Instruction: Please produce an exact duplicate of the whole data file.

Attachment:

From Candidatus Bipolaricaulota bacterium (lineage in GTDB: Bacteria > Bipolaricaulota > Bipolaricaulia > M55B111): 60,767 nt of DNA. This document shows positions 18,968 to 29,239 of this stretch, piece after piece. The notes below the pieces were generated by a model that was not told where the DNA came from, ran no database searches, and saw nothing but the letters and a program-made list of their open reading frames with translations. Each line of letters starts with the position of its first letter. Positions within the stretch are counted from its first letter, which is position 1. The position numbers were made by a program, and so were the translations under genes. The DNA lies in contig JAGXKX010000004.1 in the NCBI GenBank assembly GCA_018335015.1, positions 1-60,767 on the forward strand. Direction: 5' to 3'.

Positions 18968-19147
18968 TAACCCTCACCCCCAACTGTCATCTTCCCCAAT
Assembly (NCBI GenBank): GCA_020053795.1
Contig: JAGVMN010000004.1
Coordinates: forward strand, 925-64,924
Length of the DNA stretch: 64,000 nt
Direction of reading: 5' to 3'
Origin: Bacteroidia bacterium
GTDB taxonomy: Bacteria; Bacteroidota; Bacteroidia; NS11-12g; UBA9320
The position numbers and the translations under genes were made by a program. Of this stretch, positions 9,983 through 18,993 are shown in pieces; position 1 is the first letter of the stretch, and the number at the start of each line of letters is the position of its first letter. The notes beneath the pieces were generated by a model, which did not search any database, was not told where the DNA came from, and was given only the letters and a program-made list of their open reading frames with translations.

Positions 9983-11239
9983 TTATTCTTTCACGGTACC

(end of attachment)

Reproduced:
From Candidatus Bipolaricaulota bacterium (lineage in GTDB: Bacteria > Bipolaricaulota > Bipolaricaulia > M55B111): 60,767 nt of DNA. This document shows positions 18,968 to 29,239 of this stretch, piece after piece. The notes below the pieces were generated by a model that was not told where the DNA came from, ran no database searches, and saw nothing but the letters and a program-made list of their open reading frames with translations. Each line of letters starts with the position of its first letter. Positions within the stretch are counted from its first letter, which is position 1. The position numbers were made by a program, and so were the translations under genes. The DNA lies in contig JAGXKX010000004.1 in the NCBI GenBank assembly GCA_018335015.1, positions 1-60,767 on the forward strand. Direction: 5' to 3'.

Positions 18968-19147
18968 TAACCCTCACCCCCAACTGTCATCTTCCCCAAT
Assembly (NCBI GenBank): GCA_020053795.1
Contig: JAGVMN010000004.1
Coordinates: forward strand, 925-64,924
Length of the DNA stretch: 64,000 nt
Direction of reading: 5' to 3'
Origin: Bacteroidia bacterium
GTDB taxonomy: Bacteria; Bacteroidota; Bacteroidia; NS11-12g; UBA9320
The position numbers and the translations under genes were made by a program. Of this stretch, positions 9,983 through 18,993 are shown in pieces; position 1 is the first letter of the stretch, and the number at the start of each line of letters is the position of its first letter. The notes beneath the pieces were generated by a model, which did not search any database, was not told where the DNA came from, and was given only the letters and a program-made list of their open reading frames with translations.

Positions 9983-11239
9983 TTATTCTTTCACGGTACC